“Don’t look at me in that tone of voice,” a brilliant Dorothy Parker quote. Tone is so powerful, and like electricity, it can build or destroy. Tone on the phone is the virtual equivalent of what we traditionally refer to as the way a person carries himself or herself. The way you carry yourself determines the way you are perceived by others. We describe how a person carries themselves in such ways as: She carries herself well, or he exudes confidence. The way someone carries themselves speaks to the ‘whole package’ and includes such things as attitude, posture, body language, how you dress and how you stand. It speaks to a person’s presence. When making phone calls, we convey our phone presence in two ways, through words and tone.
In our role as tele-prospectors, working from home from our respective home offices, we do not have the benefit of body language over the phone like sales people do in a face to face communication, so tone becomes even more important. Tone on the phone is our counterpart to body language. Tone is the single most important part of communication over the phone and especially on a cold call where no prior relationship has been established. Words are important but pale in comparison to the importance of tone. Basically, tone is what ‘being good on the phone’ is all about. It is a necessary skill to master in order to be successful in cold calling and setting sales appointments.
Research tells us that face to face communication is broken down into these percentages:
- Words: Words (the literal meaning) account for 7% of the overall message
- Tone: Tone of voice accounts for 38% of the overall message
- Body language: Body Language accounts for 55% of the overall message
Since in a phone conversation, neither we nor the prospect has the benefit of seeing body language, therefore, the weight carried by tone on the phone becomes comparable to the weight carried by body language in a face to face sales call. Without the benefit of body language in a sales phone call, tone accounts for 75% of the communication whereas words account only for the remaining 25%. Depending on the body of research cited, a case can be made that 93% of the outcome of a telephone sales call relies on tone.
Advancing the skill of tone on the phone. The very best tool we have in our virtual call center for improving tone is the ability to listen to and critique calls. There is great value in listening to both your own calls as well as listening to the calls of others. Tone is not something you can really understand by reading a book. You can’t hear the inflection in someone’s voice by reading a script or a book about sales. By listening to the calls of top appointment setters, you can pick up techniques that work and adapt them to your own style. Even listening to calls of people who don’t set a lot of appointments has value so that you can hear and understand what does not work. Listening to actual phone calls is the fastest way to accelerate the learning curve. Tone is definitely a skill that can be learned.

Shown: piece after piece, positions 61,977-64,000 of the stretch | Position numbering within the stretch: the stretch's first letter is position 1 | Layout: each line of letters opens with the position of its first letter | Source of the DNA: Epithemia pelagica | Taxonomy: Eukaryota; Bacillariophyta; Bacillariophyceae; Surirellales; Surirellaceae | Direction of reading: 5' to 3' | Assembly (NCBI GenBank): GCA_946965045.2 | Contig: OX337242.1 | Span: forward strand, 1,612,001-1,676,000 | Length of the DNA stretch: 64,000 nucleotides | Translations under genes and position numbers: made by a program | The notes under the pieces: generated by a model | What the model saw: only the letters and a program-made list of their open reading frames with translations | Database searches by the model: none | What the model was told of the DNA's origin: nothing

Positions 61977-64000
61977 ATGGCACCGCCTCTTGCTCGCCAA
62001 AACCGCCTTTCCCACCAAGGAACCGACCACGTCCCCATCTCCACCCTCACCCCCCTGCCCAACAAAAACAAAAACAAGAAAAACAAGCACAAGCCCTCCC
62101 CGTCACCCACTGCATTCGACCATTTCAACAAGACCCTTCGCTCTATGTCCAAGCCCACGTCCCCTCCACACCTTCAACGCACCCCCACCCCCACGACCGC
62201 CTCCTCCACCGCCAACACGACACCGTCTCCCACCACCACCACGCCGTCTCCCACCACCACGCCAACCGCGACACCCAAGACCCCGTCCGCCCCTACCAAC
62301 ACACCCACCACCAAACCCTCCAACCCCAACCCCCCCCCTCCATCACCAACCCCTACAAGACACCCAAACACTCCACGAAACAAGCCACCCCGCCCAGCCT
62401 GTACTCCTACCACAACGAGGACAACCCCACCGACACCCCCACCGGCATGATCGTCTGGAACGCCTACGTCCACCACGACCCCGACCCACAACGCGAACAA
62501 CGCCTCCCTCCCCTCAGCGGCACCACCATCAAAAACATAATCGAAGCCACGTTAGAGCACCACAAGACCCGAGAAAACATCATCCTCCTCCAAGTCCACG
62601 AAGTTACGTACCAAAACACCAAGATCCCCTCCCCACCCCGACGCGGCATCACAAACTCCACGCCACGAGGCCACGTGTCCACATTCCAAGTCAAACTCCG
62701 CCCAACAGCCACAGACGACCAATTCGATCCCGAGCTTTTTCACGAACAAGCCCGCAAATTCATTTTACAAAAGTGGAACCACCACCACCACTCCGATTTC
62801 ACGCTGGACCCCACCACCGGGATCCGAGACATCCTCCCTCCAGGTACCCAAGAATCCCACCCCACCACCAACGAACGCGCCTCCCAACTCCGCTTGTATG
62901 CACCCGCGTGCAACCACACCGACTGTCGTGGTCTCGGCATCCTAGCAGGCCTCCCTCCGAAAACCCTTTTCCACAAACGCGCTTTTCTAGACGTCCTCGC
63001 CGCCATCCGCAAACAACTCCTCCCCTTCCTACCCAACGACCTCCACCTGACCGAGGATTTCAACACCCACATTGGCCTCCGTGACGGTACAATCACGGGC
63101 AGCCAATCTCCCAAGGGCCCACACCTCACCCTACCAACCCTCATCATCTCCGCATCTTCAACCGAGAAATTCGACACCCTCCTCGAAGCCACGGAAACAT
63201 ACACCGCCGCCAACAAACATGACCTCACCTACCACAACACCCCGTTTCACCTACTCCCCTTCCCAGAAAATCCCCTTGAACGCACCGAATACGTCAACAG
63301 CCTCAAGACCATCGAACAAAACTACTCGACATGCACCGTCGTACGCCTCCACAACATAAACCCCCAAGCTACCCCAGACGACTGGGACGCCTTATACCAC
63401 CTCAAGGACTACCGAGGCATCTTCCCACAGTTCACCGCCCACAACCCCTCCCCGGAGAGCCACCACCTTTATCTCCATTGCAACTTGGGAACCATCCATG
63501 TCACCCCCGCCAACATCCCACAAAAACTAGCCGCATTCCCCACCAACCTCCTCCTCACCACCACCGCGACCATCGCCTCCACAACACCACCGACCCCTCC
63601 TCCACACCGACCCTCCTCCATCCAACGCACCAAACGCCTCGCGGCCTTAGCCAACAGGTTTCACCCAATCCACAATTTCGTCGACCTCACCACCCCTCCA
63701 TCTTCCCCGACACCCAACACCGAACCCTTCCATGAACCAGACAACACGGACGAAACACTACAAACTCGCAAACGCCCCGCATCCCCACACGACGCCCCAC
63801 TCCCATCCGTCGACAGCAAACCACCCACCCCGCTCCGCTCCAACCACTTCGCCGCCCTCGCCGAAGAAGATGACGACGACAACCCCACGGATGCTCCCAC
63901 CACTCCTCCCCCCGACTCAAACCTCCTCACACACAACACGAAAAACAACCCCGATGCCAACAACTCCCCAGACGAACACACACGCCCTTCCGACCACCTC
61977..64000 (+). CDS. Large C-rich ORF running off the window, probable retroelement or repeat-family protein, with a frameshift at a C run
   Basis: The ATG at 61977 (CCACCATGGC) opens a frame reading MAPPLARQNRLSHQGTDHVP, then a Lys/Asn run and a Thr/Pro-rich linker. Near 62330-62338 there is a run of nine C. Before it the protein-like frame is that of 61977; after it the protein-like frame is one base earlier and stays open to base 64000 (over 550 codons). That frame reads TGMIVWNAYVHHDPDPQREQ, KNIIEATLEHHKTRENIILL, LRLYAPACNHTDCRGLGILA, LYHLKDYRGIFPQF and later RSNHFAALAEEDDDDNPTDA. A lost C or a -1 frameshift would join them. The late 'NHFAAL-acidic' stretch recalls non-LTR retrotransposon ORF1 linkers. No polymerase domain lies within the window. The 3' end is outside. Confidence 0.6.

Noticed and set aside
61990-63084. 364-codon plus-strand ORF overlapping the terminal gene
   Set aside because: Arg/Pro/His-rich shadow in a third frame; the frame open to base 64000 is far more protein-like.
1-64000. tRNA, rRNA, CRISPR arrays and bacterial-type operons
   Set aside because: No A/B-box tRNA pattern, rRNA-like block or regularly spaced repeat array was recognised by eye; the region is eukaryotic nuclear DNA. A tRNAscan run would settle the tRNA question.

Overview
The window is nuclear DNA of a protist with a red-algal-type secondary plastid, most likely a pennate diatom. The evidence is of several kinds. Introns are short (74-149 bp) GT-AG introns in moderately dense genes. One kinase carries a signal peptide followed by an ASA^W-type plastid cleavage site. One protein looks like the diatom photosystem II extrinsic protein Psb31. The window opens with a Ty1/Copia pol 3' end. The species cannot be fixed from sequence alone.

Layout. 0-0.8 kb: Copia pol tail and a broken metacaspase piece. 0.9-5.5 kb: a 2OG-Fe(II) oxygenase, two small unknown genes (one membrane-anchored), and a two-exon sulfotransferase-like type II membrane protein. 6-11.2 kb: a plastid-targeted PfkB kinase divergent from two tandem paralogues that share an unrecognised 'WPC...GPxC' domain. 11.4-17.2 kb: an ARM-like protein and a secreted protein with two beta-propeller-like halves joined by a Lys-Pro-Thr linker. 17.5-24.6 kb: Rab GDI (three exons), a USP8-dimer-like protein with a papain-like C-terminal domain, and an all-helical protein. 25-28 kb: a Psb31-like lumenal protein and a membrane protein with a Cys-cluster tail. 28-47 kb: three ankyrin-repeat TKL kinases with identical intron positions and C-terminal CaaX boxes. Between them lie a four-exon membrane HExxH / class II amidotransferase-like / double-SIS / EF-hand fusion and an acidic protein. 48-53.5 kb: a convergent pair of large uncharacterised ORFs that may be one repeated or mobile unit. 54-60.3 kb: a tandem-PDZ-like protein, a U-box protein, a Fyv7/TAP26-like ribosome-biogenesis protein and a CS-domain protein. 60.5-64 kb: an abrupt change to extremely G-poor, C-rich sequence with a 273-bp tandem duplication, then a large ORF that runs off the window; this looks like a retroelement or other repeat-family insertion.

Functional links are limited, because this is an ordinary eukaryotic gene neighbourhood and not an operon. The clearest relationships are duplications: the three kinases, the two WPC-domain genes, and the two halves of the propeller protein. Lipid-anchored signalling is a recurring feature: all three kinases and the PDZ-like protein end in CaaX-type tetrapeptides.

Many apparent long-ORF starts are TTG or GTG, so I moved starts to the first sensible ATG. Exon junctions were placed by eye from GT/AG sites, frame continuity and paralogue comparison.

Attributes of effective appointment setters. The most effective sales appointment setters have a consistency to their tone. This may sound a little boring, but the top producer’s calls tend to sound quite a bit the same from one call to the next, even from one client account to the next. Sounding the same, striking the same tone, adhering to a winning, successful formula, does not mean their approach to outbound calls comes across as sounding stiff or robotic. Skilled, effective appointment setters definitely do not sound stiff and robotic or like they are reading a script.
Not a canned spiel. The word ‘script’ can have a certain negative connotation, like we are talking about reading a canned spiel word for word. That’s not what we mean when we use the word ‘script.’ What it means to us is a guide, a starting point, an outline that describes the qualifying process and value proposition. Everyone has to start somewhere and everyone starts out with a script, but not for the purpose of reading a canned pitch to the prospect over the phone. Before a skilled veteran appointment setter begins making live calls, the script and the process have already become second nature, so that when a decision maker is reached, the flow of the call is conversational.
We only have a few seconds on a cold call, less than half a minute, to gain the prospect’s interest. Having the right tone won’t guarantee that you will schedule an appointment however, having the wrong tone will guarantee that you won’t set an appointment. A few more ingredients with respect to striking the right tone are:
To convey confidence, conviction and authority.
To mirror and match the energy of the prospect – to quickly build rapport.
To be professional and friendly – but not overly friendly.
To be enthusiastic – but not overbearing.
To be loud vs. soft and timid – speak up, but not too loudly.
To be clear and articulate – not mumbly and rambling.
To be genuine and sincere.
To vary the inflection vs. sounding monotone.
The key is being prepared and to practice. There are many skills necessary to successful cold calling, but none more important than tone.